In the above table, 'killings per 1000 arrests' is based only on arrests for serious crimes. When that statistic is recalculated for ALL arrests, which includes the fruits of aggressive proactive policing (e.g., drugs), the effect of racially biased risk exposure emerges. Police killings per 1000 arrests turns out to be 20% higher for blacks.


In sum, the analysis in this post reinforces the theme of my previous post: a focus on headline executions distracts from the fundamental source of systemic racism in law enforcement: the scourge of overcriminalization and its partner, proactive policing. If you want to eliminate superfluous and racist proactive policing, then kill the beast that feeds it - overcriminalization. When the nation saw that prohibition created a crime wave without solving the alcohol problem, it repealed the 18th amendment. Now it's time to repeal the war on drugs.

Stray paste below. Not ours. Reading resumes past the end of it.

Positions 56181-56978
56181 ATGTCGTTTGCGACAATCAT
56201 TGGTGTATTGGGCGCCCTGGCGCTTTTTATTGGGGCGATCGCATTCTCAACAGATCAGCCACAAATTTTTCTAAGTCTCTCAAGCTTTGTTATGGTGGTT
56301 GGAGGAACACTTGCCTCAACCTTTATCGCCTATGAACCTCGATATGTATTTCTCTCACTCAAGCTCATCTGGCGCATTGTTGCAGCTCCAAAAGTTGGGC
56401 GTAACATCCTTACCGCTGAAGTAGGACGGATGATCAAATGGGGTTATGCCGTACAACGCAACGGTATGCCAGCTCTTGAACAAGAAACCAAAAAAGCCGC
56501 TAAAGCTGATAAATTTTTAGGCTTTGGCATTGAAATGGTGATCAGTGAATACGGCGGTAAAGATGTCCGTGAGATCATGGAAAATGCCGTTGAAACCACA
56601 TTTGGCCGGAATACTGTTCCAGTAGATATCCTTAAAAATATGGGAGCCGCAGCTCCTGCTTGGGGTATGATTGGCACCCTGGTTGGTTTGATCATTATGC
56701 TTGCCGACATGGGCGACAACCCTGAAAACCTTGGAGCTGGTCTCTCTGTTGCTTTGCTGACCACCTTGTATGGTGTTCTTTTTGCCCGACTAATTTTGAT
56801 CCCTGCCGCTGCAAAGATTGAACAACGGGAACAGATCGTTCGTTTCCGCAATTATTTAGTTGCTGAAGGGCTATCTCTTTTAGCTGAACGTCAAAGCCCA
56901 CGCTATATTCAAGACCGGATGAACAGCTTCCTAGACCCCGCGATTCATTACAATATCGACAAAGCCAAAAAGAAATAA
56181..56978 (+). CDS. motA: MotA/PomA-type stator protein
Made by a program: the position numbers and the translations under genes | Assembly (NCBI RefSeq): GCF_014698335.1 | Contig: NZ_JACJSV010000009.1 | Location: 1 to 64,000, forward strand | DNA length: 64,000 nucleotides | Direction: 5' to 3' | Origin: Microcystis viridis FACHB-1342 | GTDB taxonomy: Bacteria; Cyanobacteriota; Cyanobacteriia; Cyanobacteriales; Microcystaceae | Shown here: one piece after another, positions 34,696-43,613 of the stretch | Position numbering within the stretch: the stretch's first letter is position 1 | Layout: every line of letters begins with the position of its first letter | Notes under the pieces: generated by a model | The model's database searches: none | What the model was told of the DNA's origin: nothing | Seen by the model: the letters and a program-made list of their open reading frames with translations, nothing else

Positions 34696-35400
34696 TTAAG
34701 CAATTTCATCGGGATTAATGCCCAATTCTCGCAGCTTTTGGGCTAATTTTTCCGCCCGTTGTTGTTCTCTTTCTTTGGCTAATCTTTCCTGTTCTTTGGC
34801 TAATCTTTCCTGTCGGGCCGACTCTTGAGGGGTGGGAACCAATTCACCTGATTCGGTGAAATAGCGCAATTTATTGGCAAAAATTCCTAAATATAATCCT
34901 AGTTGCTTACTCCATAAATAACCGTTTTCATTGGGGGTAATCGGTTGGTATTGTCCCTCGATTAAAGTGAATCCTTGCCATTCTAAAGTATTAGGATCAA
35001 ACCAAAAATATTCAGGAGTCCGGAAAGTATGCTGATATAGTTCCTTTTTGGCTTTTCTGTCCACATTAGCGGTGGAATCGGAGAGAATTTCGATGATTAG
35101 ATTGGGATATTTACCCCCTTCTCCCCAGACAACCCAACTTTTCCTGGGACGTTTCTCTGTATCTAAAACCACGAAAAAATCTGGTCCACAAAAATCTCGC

*The use of Non-lethal violence, on the other hand, is definitely racially biased according to a consensus of research including Fryer's. Why the clear difference between lethal and non-lethal? Fryer finds that racial bias is greatest at the lightest level of physical force and declines as the level of force increases. His explanation is that harsher levels of force attract more scrutiny from higher-ups and the media, which tends to deter bias at at the lethal level.